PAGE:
The International Space Station Agricultural Camera (ISSAC) will take frequent images, in visible and infrared light, principally of vegetated areas (growing crops, grasslands, forests) in the northern Great Plains region of the United States. The sensor also is being used to study dynamic Earth processes around the world, such as melting glaciers, ecosystem responses to seasonal changes, and human impacts, and including rapid-response monitoring of natural disasters. ISSAC was built and is being operated by students and faculty at the University of North Dakota, in Grand Forks, ND.Principal Investigator(s)
University of North Dakota, Grand Forks, ND, United States
National Aeronautics and Space Administration (NASA)Sponsoring Organization
National Laboratory (NL)Research Benefits
Information PendingISS Expedition Duration:
March 2011 - March 2013Expeditions Assigned
27/28,29/30,31/32,33/34Previous ISS Missions
AgCam, the precursor to ISSAC was performed on ISS Expedition 19/20.
ISSAC is a multi-spectral camera destined for use on the ISS as a sub-rack payload of the Window Observational Research Facility (WORF). Primary ISSAC system components include an ISSAC Sensor Assembly (ISA), a Base Mounting Assembly, a Slide/Pointing Assembly, a Power/Data Controller, associated cabling and support items, and a NASA-supplied T61p Laptop, including power supply, and interconnecting power and data cables. The Base Mounting Assembly provides a solid mounting to the internal WORF payload support shelf. The Slide/Pointing Assembly has a slide mechanism to facilitate crew setup and activation within the WORF, and incorporates an integral gearbox and controller to point the lens assembly up to 30 degrees cross-track. The Power/Data Controller individually powers on the gearbox/controller and the ISA. Within the ISSAC Sensor Assembly, a vibration isolation and absorption system helps prevent excessive jitter in the ISSAC images. A single 150 mm lens and optical beam splitter supply light to three digital framing cameras, each with its own filter; green, red (630-690 nm) and near infrared (780-890 nm).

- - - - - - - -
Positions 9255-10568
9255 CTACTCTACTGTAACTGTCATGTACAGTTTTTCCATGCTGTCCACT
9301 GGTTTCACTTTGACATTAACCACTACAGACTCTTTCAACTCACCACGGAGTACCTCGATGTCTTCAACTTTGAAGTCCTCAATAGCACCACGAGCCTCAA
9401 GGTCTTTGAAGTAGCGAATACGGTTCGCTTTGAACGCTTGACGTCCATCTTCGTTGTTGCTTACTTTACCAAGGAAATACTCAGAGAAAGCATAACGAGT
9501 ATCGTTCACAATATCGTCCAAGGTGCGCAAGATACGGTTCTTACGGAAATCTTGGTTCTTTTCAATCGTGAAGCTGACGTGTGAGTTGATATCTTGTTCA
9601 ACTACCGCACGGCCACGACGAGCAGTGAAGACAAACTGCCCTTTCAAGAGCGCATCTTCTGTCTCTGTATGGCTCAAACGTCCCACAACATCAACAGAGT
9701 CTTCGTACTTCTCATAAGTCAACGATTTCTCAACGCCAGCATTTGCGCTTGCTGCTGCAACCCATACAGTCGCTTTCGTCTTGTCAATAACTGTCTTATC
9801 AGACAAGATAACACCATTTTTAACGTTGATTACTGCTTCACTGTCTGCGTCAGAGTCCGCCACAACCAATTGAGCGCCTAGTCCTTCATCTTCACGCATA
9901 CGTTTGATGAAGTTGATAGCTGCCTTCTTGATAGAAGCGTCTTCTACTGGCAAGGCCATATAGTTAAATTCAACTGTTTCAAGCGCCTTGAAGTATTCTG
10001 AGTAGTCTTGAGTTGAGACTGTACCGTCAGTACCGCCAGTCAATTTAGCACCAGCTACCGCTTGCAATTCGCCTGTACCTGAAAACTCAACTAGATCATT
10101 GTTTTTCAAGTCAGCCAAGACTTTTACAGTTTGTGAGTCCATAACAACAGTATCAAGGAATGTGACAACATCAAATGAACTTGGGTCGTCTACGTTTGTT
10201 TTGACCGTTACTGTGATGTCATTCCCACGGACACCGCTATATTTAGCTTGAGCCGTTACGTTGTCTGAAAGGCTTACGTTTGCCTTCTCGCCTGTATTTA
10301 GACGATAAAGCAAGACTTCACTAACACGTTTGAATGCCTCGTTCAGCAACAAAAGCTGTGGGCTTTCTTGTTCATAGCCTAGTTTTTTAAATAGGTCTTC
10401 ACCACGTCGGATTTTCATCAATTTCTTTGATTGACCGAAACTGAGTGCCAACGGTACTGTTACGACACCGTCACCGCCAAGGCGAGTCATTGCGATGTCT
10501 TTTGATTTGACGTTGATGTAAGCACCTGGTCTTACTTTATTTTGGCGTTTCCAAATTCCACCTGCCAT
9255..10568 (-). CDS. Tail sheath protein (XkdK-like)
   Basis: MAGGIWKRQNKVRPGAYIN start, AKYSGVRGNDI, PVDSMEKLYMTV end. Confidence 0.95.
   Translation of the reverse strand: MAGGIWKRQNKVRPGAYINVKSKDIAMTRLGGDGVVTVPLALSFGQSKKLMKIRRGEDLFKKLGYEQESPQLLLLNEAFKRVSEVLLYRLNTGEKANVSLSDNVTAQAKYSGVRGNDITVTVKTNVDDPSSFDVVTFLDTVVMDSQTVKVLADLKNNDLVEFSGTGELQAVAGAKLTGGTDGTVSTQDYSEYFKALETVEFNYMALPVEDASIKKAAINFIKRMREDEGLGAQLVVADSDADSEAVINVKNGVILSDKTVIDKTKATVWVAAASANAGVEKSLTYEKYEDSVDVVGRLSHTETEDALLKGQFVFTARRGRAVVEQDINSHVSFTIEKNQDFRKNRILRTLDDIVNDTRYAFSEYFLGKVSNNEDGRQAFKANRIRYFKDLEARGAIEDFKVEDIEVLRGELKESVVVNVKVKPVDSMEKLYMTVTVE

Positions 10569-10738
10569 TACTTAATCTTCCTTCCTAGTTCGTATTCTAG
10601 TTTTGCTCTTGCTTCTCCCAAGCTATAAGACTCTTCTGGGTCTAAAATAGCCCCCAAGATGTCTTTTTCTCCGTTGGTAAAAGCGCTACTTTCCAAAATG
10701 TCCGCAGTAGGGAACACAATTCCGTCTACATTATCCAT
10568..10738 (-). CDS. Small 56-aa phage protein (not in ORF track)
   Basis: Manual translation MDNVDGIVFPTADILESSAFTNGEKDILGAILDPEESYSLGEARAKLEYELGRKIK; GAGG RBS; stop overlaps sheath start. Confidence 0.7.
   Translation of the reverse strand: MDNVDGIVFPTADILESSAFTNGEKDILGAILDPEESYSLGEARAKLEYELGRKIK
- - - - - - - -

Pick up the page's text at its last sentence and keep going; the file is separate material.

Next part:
Nominally all payload operations are commanded via ground uplink. Commands are stored in an on-board command queue and executed based on system time supplied by the ISS. Imagery collected is downlinked via the medium-rate payload LAN. The onboard command queue capability can allow autonomous 24-hour operations, enabling routine worldwide target accessibility.
ISSAC is a space-related research project that will result in the delivery of direct benefits from space to the general public. Increasing the relevance of any space-related research activities with respect to the daily lives of the general public will benefit all ISS applications, whether for space or earth applications. By using ISSAC data in support of precision agriculture activities, the public will receive benefits synergistically from three different space systems: (1) Earth-observing from the ISS; (2) in-field navigation from the Global Positioning System; and (3) data delivery via satellite communications. With respect to the educational aspect of the ISSAC project, using students to develop and operate ISSAC helps train the next generation of scientists and engineers that will work on future space-based applications.Earth Applications